Editor's Note: This post originally appeared on Business Insider
As Facebook's (FB) stock continues to collapse, the volume of whining is increasing.
Four months ago, you will recall, Facebook was viewed as "the next Google." Now, with no major change in the fundamentals, it's viewed as an overhyped disaster. Meanwhile, there is ever-louder grumbling that 26-year-old Facebook CEO Mark Zuckerberg is in over his head and should be relieved of command.
As I listen to all this whining, I have a simple question:
Didn't anyone even read Facebook's IPO prospectus?
The answer, I can only assume, is "no."
Because if anyone had read the Facebook IPO prospectus, they would have learned, among other things, the following:
- Facebook's growth rate was decelerating rapidly
- Facebook's user-base was rapidly transitioning to mobile devices, which produce much less revenue
- Facebook's operating profit margin was already an astounding 50%, which suggested it had nowhere to go but down
- Facebook's CEO had a nearly unprecedented amount of control over the company.
- Facebook's CEO had set up this astounding level of control intentionally. Mark Zuckerberg knew all about how impatient public-market shareholders are. And he set up the whole company so he would never have to pay attention to their whining.
- In the 9 months following the IPO, insiders would be free to sell more than 2 billion shares of Facebook that they had been holding for years
- Facebook was going public at an astoundingly high price for a company with these characteristics--about 60-times the following year's projected earnings, in a market in which other hot tech companies like Apple (AAPL) and Google (GOOG) were trading at less than 15-times.
Even more importantly, if anyone had read the IPO prospectus, they also would have learned the following, all of which was expressed in a letter written directly to prospective shareholders by CEO Mark Zuckerberg:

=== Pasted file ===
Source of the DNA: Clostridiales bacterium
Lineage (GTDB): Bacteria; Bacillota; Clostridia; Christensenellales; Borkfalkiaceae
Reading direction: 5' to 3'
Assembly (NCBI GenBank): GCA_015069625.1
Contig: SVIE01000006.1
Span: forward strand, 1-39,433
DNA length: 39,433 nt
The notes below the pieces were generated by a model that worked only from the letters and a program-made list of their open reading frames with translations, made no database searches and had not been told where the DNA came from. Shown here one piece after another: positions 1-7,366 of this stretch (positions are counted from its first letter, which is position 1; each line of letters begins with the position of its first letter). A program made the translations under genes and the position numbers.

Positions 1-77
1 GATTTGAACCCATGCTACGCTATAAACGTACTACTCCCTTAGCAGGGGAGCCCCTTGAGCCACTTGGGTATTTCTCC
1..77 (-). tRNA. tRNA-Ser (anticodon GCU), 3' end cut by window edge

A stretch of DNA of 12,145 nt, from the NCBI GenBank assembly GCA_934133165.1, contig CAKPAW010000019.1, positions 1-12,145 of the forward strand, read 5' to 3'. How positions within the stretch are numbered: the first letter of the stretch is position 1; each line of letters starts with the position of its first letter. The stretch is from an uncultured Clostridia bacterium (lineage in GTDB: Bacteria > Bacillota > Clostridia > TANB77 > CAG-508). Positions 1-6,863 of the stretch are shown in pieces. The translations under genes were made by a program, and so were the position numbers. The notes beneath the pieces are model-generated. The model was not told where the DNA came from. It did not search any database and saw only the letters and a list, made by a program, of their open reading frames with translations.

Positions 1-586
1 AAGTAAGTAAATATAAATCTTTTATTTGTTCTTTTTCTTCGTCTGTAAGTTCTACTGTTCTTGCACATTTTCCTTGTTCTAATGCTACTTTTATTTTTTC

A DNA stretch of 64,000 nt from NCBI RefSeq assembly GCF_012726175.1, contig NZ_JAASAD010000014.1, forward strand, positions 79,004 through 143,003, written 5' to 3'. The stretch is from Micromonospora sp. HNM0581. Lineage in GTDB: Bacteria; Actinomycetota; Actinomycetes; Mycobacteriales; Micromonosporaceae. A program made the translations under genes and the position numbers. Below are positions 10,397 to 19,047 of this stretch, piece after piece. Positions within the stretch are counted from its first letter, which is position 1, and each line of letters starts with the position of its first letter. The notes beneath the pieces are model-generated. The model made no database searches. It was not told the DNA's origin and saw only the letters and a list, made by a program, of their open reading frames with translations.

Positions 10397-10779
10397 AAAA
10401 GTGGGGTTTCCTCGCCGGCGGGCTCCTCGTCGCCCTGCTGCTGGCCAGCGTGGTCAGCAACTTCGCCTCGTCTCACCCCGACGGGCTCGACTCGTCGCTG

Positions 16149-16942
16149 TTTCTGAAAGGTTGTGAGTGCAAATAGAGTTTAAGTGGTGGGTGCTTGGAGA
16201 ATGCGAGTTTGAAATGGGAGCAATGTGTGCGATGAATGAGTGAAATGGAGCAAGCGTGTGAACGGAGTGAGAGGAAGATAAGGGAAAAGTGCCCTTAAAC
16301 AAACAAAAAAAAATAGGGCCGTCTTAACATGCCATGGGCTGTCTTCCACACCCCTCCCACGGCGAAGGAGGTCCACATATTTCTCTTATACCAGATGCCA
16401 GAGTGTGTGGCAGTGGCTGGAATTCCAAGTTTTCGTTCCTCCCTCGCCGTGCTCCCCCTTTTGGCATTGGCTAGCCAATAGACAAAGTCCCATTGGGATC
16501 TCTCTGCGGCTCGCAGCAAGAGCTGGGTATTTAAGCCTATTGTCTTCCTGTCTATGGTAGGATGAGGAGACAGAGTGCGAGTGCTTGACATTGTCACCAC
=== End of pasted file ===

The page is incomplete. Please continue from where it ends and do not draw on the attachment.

- Facebook's social mission is more important to Mark Zuckerberg than Facebook's business
- Facebook's business exists to support Facebook's product development, not the other way around
- Facebook's CEO is an extremely patient man who does not flinch under criticism
- Facebook will never care as much about clients and shareholders as it does about its service and users
- Facebook cares about the long term, not the short term (read: decades, not months).
Facebook shareholders may be annoyed by those facts, especially now that the value of their stakes are getting demolished.
But they can't say that they weren't warned.
And they also can't say that the stock has been unduly punished:
At $18, using the correct share count (2.7 billion), Facebook is still valued at almost $50 billion. And it's still trading at ~28-times next year's projected earnings of $0.65, an estimate that looks just as likely to be too high as it is to be too low. Meanwhile, Apple is still trading at less than 15-times projected earnings. So you can't argue that Facebook is now "too cheap."
Lastly, if Facebook shareholders really think Facebook's CEO Mark Zuckerberg is going to cave to their whining and step down now, all of four months after he told them that he only cared about the long term (which, again, is measured in decades, not months), they don't know Mark Zuckerberg.
Again, Mark Zuckerberg set up the entire structure of the company so he wouldn't be forced to make dumb short-term decisions by whining public-market shareholders.
And he TOLD them that he wasn't going to make those decisions.
They just didn't listen.
In the interests of "better late than never," I've attached an annotated version of Mark Zuckerberg's letter.
If you've already read it, here's what else you should know about Facebook's stock--especially Facebook employees.